Drones inspect building damage with the help of 5G

Drones inspect building damage with the help of 5G

Combat rust and cracks in structures in real-time

Power plants, bridges, refineries, gas fields. Industrial environments and objects must be safe. Therefore, they are regularly inspected; for rust, for example, or cracks in the structure or coating. Visual inspections are expensive, time consuming and unsafe. You have to put scaffolding or aerial work platforms in place, have inspectors abseil. And even then, the observations are subjective. That is why drones are being used more and more often, with which objects can be visualised faster, safer, and more efficiently. DroneQuest and have conducted a 5G pilot to investigate whether damage to buildings can be identified even faster with the assistance of AI, and whether photos can be forwarded in real time to the inspection team at the companies. VodafoneZiggo and the University of Groningen were the partners in this 5G pilot.

DroneQuest advises companies on drone inspections. Owner Simon Voogd: “We work with numerous operators who have fitted their drones with various types of cameras. Which camera is most suitable varies from object to object. The photos taken overlap each other. If a problem is detected somewhere, the images are combined and a 3D design is made, which sheds light on the problem.”

Serving customers even better
One of the companies DroneQuest works with is, which develops drone systems. With the emergence of the super-fast 5G mobile network, they both see opportunities to serve customers even better. They successfully applied for a grant from Economic Board Groningen to test the ideas within 5Groningen, the northern testing ground for 5G. “We wanted to investigate two things. Can we develop an AI algorithm that filters out only those photos which show damage? And can we forward these photos with the highest resolution via 5G to the inspection team at the companies, almost in real time, so that they can immediately indicate that the drone needs to zoom in closer on a suspicious situation?" says Voogd.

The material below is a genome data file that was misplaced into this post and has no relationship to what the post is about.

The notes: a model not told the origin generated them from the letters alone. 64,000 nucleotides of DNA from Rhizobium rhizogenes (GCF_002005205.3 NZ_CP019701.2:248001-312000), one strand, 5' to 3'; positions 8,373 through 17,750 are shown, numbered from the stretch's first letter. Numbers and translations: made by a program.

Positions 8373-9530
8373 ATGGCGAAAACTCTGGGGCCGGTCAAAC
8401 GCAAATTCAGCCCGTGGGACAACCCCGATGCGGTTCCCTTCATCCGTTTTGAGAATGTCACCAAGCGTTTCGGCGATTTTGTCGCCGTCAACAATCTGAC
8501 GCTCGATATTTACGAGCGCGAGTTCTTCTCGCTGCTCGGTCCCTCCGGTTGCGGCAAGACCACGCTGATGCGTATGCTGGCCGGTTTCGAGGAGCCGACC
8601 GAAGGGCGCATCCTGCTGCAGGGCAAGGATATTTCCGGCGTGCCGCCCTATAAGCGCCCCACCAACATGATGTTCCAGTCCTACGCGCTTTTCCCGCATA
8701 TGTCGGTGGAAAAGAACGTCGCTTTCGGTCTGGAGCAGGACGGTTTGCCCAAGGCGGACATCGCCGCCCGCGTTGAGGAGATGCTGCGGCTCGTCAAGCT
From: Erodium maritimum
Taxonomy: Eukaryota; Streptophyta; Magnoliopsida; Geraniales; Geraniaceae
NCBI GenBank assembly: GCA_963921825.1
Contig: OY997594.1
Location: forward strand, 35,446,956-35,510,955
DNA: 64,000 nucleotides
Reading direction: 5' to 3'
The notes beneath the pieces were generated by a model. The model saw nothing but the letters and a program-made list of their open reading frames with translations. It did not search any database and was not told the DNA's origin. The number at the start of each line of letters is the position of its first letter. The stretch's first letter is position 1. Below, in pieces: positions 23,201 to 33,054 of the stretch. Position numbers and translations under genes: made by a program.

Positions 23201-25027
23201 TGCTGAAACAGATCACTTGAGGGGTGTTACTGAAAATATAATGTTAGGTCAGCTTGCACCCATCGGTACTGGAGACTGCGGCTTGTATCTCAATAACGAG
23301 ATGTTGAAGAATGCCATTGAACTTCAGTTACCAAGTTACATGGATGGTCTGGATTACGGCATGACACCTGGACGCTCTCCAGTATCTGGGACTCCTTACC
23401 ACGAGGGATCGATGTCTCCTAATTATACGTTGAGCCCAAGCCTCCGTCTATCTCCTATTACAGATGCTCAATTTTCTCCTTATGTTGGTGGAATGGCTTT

Super-fast downloading with 5G fitted drones with all the necessary equipment. “We had to think about things such as cameras, computers and modems,” says Jan Wiersma of “Technically, it was a challenge. Making the chain secure took a long time. Eventually, however, we were able to send the images over the network with the software we had written. 5G is ideal for super-fast downloads. Ultimately, we’d also like to upload super-fast, but unfortunately that isn’t possible yet," says Wiersma. Vodafone shared its expertise on how 5G works and connectivity. The University of Groningen set up a server that allows communication to go through 5G.

Watch the drone images live
“We have learned that 5G also has its limits. The AI algorithm works, which is already yielding lots of benefits. Watching the images from the drone live, however, is apparently still too futuristic," Voogd laughs. The 5G network is not yet available everywhere, so DroneQuest's trial was conducted via 4G-plus. Voogd would like to do another test in real 5G, in an indoor test location in the province of Groningen.

5Groningen opens doors
As a technical partner, Jan Wiersma looks back on the 5G pilot positively. “We have developed technology that works, but the network isn’t ready for it yet.” Simon Voogd: “What I had in mind isn’t quite possible yet. Even so, that in itself is useful information, and I can look back on a great project. We wouldn’t have been able to conduct this pilot, either financially or in terms of network, without a grant and the expertise of 5Groningen. Economic Board Groningen and its 5Groningen initiative have opened doors that I would have found difficult to open on my own.”

Jan Wiersma en Anniek Pheiffer tijdens opnames Anniek

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